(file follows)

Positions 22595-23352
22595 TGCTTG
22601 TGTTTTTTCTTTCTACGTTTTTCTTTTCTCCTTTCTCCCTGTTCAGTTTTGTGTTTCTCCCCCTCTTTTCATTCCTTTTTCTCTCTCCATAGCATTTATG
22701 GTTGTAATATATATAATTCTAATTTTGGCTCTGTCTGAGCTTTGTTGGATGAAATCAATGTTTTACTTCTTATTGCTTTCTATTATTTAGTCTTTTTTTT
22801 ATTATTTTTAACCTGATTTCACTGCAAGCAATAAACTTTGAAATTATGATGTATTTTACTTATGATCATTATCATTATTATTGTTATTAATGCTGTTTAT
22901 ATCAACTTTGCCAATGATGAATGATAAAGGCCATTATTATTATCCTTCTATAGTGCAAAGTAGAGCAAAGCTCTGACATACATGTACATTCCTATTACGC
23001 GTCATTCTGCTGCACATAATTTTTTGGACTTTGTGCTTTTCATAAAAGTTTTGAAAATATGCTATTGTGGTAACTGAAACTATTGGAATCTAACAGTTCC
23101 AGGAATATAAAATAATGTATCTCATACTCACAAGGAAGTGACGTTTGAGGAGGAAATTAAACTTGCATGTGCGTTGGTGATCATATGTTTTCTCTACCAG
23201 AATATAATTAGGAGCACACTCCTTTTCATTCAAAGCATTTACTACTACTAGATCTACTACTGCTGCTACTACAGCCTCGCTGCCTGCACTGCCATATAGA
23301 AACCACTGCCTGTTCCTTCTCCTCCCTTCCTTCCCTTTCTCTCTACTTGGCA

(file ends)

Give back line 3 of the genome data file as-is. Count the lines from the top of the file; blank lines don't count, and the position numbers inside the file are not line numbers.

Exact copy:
22601 TGTTTTTTCTTTCTACGTTTTTCTTTTCTCCTTTCTCCCTGTTCAGTTTTGTGTTTCTCCCCCTCTTTTCATTCCTTTTTCTCTCTCCATAGCATTTATG